Research data published in JAMA identify limitations in the post-approval evaluation of drugs awarded accelerated approval by the FDA, ScienceDaily reported Tuesday.
In the study, the investigators examined 22 drugs granted accelerated approval in the US between 2009 and 2013, for which 38 post-approval studies to confirm the safety and efficacy of the treatments were ordered.
The researchers found that only half of the ordered studies had been completed within three years after the drugs' approvals.
The research team also uncovered that many of the confirmatory trials relied on surrogate measures of effect with unclear correlations with real clinical endpoints.
"One might expect accelerated approval confirmatory trials to be much more rigorous than the pre-approval trials," said study author Aaron Kesselheim, adding "but we found that there were few differences in these key design features of the trials conducted before or after approval."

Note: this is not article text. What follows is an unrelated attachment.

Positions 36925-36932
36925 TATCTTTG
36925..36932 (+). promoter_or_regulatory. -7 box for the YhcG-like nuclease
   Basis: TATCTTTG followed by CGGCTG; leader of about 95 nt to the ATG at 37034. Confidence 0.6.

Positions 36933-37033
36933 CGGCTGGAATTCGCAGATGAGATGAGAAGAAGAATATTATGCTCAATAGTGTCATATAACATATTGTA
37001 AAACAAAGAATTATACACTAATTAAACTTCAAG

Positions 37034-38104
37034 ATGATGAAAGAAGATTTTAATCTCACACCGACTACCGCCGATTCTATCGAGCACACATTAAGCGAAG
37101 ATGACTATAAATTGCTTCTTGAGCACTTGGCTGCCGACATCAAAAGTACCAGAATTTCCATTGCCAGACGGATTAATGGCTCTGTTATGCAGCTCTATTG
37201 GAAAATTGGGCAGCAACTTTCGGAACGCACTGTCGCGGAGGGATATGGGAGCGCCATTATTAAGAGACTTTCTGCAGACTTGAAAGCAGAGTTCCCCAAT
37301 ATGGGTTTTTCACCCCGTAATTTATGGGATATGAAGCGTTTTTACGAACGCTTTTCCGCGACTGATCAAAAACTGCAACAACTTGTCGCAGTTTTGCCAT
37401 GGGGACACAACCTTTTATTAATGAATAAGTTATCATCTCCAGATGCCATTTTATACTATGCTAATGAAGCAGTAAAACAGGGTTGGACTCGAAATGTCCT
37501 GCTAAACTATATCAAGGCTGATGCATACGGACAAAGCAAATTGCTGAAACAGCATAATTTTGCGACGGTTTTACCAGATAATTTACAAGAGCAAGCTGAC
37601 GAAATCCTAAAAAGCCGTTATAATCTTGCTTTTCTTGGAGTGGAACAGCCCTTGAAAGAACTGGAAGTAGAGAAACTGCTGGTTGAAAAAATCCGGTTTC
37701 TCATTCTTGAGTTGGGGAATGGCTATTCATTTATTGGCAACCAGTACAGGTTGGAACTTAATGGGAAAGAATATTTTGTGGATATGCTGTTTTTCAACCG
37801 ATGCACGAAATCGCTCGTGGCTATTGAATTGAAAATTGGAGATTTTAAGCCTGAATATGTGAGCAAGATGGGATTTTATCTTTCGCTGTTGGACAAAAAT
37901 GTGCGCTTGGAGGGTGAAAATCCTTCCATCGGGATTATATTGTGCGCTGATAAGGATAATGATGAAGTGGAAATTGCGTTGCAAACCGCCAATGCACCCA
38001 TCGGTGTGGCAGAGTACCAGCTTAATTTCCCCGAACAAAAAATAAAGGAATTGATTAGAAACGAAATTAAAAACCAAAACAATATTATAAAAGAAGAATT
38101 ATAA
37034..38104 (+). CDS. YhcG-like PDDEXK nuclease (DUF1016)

"It is important to use clinical endpoints in testing investigational drugs whenever possible because there are numerous cases of drugs approved on the basis of a surrogate measure that turn out to later not effect actual clinical outcomes -- or even make them worse," Kesselheim continued.
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